3. Join Date
    Nov 2006
    Posts
    14
    #33
    yo mga bro alam nyo ba kung saan ako makakakita ng hks gt turbo kit para sa 2006 lancer evo mr

  4. Join Date
    Nov 2006
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    14
    #34
    lancer would take the rs on the dirt road

  5. Join Date
    Aug 2004
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    22,710
    #35
    Try Emperor Motorsports. They carry parts for the Evo.

    RE: "Lancer would take the RS on a dirt road."

    This review was pertaining to the non-turbo Lancer 2.0 GT (135hp), not the Lancer EVO (276hp). While the EVO would beat the RS soundly in every category (except in CD-changer quality and steering wheel trim, I guess), the Lancer GT isn't as good as the EVO.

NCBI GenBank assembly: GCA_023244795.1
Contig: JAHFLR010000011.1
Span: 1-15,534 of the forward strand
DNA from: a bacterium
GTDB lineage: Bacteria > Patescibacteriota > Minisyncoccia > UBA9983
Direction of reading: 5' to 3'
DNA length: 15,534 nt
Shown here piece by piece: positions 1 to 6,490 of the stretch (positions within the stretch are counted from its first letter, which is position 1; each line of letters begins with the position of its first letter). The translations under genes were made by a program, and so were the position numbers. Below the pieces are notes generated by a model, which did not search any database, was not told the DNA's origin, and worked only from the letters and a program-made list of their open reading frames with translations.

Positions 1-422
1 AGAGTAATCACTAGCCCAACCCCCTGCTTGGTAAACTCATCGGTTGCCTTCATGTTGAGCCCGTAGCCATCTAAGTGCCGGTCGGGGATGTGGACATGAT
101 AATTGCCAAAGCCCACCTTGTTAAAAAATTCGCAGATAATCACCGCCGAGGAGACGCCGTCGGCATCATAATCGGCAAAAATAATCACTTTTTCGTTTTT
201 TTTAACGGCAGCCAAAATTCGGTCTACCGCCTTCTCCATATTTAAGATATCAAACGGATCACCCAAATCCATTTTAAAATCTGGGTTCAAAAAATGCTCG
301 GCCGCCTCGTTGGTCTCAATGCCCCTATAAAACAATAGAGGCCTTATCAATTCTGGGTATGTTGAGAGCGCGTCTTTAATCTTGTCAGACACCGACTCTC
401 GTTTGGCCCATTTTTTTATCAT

And the Lynx RS, being descended from the Mazda 323, shares some of that model's rally genes (from the 323 GTX). The Lynx RS / Mazda Protege was campaigned in rallies in Malaysia, and enjoys some popularity in the US as a autocross/trackday car. It also runs in the SCCA Speed World Challenge, but heavily modified (even compared to the other cars) because the stock engine and transmission aren't up to the pressures of competition... they change engines more than anyone else in the touring car championship!

    Ang pagbalik ng comeback...

  6. Join Date
    Oct 2002
    Posts
    7,205
    #36
    (except in CD-changer quality and steering wheel trim, I guess)